Wecht defense calls for mistrial
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Defense attorneys for former Allegheny County Coroner Dr. Cyril H. Wecht yesterday requested a mistrial, saying that jurors had indicated they were at an impasse.
"Sending the jury back to deliberate after confirming a hopeless deadlock creates a great danger ... that the jury will now believe the only way out is to render a verdict on something," the defense team said in a motion filed yesterday in U.S. District Court.
The 11 remaining jurors -- one juror was dismissed Wednesday for medical reasons -- on Thursday told U.S. District Judge Arthur Schwab that they were unable to reach verdicts on fraud and theft charges facing Dr. Wecht.
Judge Schwab instructed the panel of six women and five men, who have been deliberating for nine days following a seven-week trial, to return Monday and try again.
Prosecutors then asked Judge Schwab to instruct the jurors on their option to return partial verdicts.
"Not only do the history of the jury's prior communications, the length of deliberations, the complexity of the case, the length of the trial, and the amount of evidence the jury is to consider all support giving the partial verdict instruction, but common sense calls for giving this instruction as well," U.S. Attorney Mary Beth Buchanan said in the motion. "There is no harm or prejudice whatsoever in giving the jury this approved instruction at this stage, particularly after they have initially indicated a deadlock."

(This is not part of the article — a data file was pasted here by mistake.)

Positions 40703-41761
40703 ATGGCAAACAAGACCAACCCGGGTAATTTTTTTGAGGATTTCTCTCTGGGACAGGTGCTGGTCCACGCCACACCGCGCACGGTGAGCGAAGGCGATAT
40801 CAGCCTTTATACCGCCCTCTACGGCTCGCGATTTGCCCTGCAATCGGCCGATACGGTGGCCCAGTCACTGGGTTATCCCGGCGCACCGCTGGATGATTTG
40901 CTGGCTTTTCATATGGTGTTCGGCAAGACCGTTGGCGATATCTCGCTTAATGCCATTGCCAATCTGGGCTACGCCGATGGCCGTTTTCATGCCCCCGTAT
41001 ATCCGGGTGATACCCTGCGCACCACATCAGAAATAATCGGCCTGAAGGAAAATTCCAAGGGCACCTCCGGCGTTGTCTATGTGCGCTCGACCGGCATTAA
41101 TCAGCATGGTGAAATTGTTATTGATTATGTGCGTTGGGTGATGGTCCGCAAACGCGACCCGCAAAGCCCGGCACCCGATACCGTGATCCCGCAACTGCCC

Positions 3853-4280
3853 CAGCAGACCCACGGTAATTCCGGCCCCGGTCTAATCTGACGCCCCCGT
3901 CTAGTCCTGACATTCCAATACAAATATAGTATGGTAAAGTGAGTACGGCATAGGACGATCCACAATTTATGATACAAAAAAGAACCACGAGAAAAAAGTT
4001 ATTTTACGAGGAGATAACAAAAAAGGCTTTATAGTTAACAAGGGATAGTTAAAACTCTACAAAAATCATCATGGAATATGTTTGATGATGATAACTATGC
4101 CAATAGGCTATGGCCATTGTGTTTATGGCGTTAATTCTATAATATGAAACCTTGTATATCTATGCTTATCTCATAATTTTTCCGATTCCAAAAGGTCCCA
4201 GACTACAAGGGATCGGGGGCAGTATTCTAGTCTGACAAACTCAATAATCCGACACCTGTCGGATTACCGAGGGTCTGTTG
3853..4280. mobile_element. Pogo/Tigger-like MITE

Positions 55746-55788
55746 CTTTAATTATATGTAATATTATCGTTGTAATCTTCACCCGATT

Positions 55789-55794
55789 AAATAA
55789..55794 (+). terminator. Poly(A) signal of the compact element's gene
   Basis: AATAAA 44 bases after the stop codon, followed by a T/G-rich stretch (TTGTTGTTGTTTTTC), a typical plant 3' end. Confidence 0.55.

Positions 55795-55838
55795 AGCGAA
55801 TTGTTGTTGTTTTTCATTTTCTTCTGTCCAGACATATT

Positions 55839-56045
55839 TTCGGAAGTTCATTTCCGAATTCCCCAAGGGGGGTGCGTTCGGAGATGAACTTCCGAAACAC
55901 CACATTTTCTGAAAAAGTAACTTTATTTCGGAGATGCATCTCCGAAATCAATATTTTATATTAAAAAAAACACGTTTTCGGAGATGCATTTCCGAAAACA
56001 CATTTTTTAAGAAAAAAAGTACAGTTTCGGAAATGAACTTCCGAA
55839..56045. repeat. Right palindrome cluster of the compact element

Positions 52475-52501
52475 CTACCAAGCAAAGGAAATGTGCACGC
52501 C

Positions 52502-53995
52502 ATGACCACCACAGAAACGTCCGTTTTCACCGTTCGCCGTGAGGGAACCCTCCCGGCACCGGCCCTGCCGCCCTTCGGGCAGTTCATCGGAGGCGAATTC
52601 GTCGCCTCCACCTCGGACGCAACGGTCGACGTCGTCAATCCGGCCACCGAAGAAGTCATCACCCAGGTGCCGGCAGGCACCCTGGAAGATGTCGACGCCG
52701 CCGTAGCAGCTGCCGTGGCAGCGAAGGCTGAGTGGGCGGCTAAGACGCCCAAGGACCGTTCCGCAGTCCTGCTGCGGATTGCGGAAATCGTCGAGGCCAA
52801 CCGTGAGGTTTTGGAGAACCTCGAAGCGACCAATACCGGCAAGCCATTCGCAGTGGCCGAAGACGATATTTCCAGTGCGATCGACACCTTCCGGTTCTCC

It is the third time that prosecutors have requested that the jurors be given instructions regarding partial verdicts.
Dr. Wecht's defense attorneys, led by Jerry McDevitt, yesterday rebutted the suggestion that partial verdicts were a viable alternative, saying, "The jury did not indicate, intimate or imply they were unanimous on any count."
Dr. Wecht is charged with 41 counts of wire fraud, mail fraud and theft from an organization receiving federal funds.
Prosecutors allege he used his status as county coroner to enrich himself, and they have accused him of defrauding private clients of his autopsy and consultation business by falsely inflating airfares and fabricating invoices for limousine rides he never took.
First Published April 5, 2008 12:00 am